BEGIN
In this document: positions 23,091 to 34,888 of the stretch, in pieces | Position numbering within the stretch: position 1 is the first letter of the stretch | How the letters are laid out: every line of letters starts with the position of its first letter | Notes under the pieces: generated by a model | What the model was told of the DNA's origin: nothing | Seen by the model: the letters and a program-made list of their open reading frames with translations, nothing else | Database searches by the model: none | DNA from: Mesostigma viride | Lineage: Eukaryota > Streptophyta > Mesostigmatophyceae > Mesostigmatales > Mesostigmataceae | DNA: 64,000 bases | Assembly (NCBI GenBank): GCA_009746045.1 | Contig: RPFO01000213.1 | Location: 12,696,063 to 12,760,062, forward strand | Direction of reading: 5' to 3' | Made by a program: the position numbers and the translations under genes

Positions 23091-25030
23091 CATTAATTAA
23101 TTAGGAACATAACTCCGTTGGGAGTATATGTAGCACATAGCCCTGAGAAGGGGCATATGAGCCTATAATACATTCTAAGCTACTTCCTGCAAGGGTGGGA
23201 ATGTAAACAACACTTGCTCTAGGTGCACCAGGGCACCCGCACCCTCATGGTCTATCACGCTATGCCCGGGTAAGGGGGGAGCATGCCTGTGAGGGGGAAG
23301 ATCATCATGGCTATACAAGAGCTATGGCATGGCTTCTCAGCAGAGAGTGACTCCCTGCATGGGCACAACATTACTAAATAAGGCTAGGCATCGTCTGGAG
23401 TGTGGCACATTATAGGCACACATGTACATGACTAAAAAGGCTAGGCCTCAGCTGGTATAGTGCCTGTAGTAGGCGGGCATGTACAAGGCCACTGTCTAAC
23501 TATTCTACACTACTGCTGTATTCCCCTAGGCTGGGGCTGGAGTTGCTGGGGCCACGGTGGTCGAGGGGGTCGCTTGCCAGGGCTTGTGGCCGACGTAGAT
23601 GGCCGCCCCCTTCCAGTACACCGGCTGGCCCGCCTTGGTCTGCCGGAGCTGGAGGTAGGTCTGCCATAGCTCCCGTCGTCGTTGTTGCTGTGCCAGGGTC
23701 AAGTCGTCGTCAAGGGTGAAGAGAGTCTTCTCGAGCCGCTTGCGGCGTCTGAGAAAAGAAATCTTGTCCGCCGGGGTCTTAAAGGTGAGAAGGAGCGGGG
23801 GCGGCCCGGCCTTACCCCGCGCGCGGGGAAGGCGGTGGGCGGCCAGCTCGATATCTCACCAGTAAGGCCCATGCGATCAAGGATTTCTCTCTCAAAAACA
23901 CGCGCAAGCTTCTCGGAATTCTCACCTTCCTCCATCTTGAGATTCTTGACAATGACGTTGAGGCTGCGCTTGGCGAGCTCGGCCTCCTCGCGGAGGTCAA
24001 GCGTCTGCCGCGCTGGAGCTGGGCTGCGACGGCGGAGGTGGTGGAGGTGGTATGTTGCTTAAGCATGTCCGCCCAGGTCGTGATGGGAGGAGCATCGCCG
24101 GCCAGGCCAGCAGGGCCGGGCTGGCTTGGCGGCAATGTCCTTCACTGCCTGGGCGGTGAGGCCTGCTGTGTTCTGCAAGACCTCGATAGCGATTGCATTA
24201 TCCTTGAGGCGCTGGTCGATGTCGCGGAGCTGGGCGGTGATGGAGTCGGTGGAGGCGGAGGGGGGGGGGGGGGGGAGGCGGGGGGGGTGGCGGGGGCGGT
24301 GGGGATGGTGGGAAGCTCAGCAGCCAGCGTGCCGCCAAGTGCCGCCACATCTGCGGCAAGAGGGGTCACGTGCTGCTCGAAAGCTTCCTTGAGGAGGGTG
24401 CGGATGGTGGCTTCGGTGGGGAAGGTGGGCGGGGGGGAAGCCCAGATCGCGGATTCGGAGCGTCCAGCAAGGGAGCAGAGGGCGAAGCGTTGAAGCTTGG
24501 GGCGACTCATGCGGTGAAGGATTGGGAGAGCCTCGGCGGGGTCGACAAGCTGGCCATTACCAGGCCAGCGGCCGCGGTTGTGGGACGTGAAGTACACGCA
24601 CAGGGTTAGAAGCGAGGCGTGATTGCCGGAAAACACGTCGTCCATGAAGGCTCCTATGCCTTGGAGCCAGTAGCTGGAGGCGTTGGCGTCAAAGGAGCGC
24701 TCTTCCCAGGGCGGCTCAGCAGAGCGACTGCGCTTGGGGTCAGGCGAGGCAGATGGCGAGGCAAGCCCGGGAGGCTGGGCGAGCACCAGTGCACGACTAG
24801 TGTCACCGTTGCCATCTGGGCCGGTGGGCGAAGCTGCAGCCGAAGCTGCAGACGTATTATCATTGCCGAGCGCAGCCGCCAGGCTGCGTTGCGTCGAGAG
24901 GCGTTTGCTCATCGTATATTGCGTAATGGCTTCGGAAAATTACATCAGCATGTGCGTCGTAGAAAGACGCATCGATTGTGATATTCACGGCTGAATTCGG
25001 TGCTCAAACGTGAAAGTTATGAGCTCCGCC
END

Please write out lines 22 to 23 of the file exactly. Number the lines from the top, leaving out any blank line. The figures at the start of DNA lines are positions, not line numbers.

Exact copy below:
24901 GCGTTTGCTCATCGTATATTGCGTAATGGCTTCGGAAAATTACATCAGCATGTGCGTCGTAGAAAGACGCATCGATTGTGATATTCACGGCTGAATTCGG
25001 TGCTCAAACGTGAAAGTTATGAGCTCCGCC